Gilbert watched his mother turn around several times to wave and his father had honked the horn at the end of the drive, sticking his hand out of the window and calling out, ‘see you in a week!’, as they drove off.
Mrs Molston’s niece was standing in the drive itself, she had also been waving but had turned around as the car drove out of sight, and was now surveying Gilbert intently, she came over and shook his hand.
‘Well now Gilbert seems you are now the man of the house!’ she exclaimed.
Her name was Sophie Peach and she was much older than Gilbert, and about a head taller than him too. She had long mousy hair and wore a bright poppy scarf and clothes of all sorts of colours. Her skirt was sunshine yellow and her jacket bright blue like the sky.
‘Shall we go in and have lunch?’ Mrs Molston had asked then Sophie had taken his hand and led him inside where there were buns and lemonade waiting.
‘Gilbert, have you ever been on an adventure?’ Sophie asked, speaking almost in a whisper barely audible above the radio and Mrs Molston’s tuneless singing.
‘Yes of course I have,’ Gilbert answered grumpily.
Sophie’s eyebrows scrunched up on her head in a pretty way.
‘Yes but a real adventure, I’m not talking about the ones you have in your head, I mean an actual adventure…’
Gilbert felt his head go blank, he tried to think.
‘I don’t know’ he managed finally, ‘I’m not sure.’
Sophie handed him a cream bun ‘Would you like to?’
‘Like to what?’
‘Go on a real adventure!’
Gilbert thought about this.
‘Yes I suppose.’

Later that night, when Mrs Molston had put him to bed, and herself gone to sleep in the spare room. Gilbert heard a knock on his door. He had not been asleep of course, just pretending, so he sat up quickly and grabbed his rucksack and tip toed over to the door.
‘Who is it?’ he hissed, just in case.
‘It’s me silly! It’s Sophie!’
Gilbert opened the door and a bright light caught him in the face, he nearly slipped backwards but Sophie grabbed his arm and pulled him on to the landing.
‘It’s just a flashlight’ she ushered him on down the stairs, and they had creep on the floor boards as they were old and squeaky, but Mrs Molston was fast asleep and snoring very loudly.
‘Have you got everything?’ Sophie asked once they were downstairs.
Gilbert did a double check to make sure, he was in his warm weather clothes which he had changed into after Mrs Molston was in bed, he had his rucksack packed with biscuits and a thermos in case he got hungry and his new and shiny-green wellington boots on.
‘Yes, I’m ready.’ he said and he must have looked very serious because Sophie laughed at him. ‘What a funny boy you are Gilbert!’ and then they were off out the door and into the night.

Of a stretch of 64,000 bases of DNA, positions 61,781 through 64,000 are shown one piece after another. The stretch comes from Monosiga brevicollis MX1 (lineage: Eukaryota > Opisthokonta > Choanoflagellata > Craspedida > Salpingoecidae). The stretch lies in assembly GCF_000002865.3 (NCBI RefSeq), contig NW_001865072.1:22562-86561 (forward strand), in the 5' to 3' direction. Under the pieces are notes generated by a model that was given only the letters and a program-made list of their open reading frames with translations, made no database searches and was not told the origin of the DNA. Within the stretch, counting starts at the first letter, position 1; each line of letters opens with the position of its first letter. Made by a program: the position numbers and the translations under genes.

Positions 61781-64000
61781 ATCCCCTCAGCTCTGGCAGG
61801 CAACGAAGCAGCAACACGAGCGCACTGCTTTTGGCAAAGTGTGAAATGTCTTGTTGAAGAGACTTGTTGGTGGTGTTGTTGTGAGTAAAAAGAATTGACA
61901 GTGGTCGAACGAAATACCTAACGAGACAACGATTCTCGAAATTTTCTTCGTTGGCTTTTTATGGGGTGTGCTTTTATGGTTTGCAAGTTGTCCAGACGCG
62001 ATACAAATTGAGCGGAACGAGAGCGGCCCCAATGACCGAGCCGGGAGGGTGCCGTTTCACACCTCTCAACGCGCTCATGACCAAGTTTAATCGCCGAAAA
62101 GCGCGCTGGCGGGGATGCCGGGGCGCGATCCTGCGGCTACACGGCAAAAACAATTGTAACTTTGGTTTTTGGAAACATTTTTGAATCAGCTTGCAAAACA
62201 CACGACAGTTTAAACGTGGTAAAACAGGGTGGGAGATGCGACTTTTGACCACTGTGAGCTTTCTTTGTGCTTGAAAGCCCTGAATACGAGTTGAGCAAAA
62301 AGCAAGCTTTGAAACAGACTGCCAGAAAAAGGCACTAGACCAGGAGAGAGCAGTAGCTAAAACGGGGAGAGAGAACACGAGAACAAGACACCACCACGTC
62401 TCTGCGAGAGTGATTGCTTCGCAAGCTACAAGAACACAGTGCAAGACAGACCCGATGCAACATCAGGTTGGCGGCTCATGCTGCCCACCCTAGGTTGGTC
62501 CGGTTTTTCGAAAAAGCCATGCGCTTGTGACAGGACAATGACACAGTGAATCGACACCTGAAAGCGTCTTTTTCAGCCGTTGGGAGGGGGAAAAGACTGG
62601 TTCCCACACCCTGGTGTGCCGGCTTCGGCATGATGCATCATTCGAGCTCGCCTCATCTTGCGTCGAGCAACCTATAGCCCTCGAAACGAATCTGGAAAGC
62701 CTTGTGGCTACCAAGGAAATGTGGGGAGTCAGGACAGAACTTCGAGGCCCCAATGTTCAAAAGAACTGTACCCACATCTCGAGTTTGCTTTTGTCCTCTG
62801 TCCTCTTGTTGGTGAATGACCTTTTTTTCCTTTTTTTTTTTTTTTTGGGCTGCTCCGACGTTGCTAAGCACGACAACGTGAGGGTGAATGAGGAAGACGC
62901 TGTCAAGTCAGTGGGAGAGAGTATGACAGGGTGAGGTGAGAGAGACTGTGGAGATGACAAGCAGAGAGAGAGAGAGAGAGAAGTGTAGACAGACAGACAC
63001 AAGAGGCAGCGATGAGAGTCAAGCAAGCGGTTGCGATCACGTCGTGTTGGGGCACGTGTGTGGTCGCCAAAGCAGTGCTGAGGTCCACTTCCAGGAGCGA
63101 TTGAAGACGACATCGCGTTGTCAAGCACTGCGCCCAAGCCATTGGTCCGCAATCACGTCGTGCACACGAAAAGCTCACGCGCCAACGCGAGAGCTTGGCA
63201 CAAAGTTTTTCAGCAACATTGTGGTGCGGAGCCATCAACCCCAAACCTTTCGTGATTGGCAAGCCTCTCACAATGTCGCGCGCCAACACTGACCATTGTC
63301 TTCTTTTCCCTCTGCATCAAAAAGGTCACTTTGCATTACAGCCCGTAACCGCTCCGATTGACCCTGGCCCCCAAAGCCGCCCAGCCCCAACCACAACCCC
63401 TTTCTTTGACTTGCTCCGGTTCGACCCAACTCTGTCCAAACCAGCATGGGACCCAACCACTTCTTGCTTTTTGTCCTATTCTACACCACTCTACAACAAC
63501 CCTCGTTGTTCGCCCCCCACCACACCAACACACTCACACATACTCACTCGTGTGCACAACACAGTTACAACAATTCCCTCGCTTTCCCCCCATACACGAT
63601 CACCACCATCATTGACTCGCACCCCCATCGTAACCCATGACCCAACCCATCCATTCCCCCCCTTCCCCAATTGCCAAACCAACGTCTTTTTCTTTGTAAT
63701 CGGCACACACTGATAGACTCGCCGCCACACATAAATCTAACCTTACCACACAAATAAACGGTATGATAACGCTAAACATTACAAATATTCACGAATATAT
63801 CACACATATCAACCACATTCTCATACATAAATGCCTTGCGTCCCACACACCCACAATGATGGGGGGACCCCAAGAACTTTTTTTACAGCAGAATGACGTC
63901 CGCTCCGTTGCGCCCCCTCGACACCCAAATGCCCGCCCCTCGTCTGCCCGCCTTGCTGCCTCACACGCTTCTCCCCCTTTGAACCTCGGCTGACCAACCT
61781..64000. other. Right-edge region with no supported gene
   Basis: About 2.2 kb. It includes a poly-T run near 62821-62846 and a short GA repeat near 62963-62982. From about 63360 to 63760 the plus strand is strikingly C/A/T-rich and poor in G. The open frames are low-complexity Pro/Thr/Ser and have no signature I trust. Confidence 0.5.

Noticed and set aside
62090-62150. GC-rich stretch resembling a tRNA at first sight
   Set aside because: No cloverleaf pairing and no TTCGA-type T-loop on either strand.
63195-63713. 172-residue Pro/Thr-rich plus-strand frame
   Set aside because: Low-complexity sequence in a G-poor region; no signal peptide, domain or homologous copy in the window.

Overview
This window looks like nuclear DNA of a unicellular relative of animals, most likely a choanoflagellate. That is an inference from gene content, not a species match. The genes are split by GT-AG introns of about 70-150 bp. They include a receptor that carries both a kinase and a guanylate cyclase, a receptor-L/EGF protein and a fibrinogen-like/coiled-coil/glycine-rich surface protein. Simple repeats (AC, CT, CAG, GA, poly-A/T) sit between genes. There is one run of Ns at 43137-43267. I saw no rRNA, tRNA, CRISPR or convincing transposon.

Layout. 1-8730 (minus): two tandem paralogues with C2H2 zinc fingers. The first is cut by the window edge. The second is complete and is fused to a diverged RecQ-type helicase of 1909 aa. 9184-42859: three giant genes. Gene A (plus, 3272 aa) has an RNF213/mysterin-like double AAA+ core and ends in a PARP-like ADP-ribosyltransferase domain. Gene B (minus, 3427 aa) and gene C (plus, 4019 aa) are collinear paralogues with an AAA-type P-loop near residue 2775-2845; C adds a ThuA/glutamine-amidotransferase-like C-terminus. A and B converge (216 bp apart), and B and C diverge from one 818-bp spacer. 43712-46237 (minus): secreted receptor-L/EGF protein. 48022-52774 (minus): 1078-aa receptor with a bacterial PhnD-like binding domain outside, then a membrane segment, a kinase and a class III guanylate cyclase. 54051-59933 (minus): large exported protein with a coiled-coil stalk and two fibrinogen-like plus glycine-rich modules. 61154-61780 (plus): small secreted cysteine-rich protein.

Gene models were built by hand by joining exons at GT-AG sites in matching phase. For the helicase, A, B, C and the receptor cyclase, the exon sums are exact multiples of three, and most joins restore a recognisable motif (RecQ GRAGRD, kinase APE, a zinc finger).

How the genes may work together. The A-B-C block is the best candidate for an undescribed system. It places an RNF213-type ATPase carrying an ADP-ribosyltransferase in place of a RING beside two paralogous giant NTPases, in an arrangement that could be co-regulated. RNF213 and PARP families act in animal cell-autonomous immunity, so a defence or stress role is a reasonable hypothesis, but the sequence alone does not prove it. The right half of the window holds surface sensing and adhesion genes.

Outside the sky was awash with tiny pinpricks of starlight, they looked fainter because of the light of the huge silvery full moon overhead, Sophie said.
Gilbert thought they looked beautiful. He wasn’t used to being out after dark and the cool night air on his face made him feel giddy.
‘Where are we going?’ he whispered as they left the drive and stepped onto the footpath.
‘Gilbert are you afraid of ghosts?”
Gilbert felt a chill in his bones but he said ‘No of course not.’
‘Good. Because some of my friends are ghosts.’
They were rounding the corner now at the end of the path and were met by an old crossroads.
The road to the right led on into the town, but the road to the left was private property. From somewhere in the trees close by, Gilbert heard an owl hooting mournfully.
‘We are going this way.’ Sophie tugged him to the left and down a shabby lane, hastily pushing the old rickety gate aside.
‘We can’t go down here it’s private!’ Gilbert gasped, ‘Look it says so on the sign!’
‘Oh don’t worry about that.’ Sophie was dragging him forward now down the dark path, her flashlight searching the ground in front of them revealing all manner of bugs and night creatures desperate to get out of the path made by the bright light.
Suddenly up ahead Gilbert saw another light, much dimmer and flickering on and off feebly.It was a lantern in the side of a very old, very tall house that seemed to stretch up into the darkness and get lost somewhere among the clouds.
The sound of owl grew louder and more urgent.
‘Master Chronos it’s me, Sophie!’
There was a flutter of wings above their heads and more hooting.
‘Soophie Soophie.’ a voice seemed to say.
Sophie walked up to the front door which was incredibly wide and ancient looking. It was painted a very dark green colour and had a monstrous door knocker in it’s centre, it’s goblin face leering out at them unpleasantly.
Sophie reached up for the knocker and knocked once. Just once. The sound echoed around the trees and a scattering of bats took to the sky behind them. Gilbert felt his body become icy cold and he began to shiver.
‘Sophie I’m scared.’ he stood away from the great door but found it hard to take his eyes away from the hideous goblin face. That was when he saw its eyes begin to glow a deep orange and a voice said ‘Hah!’ from somewhere inside the knocker.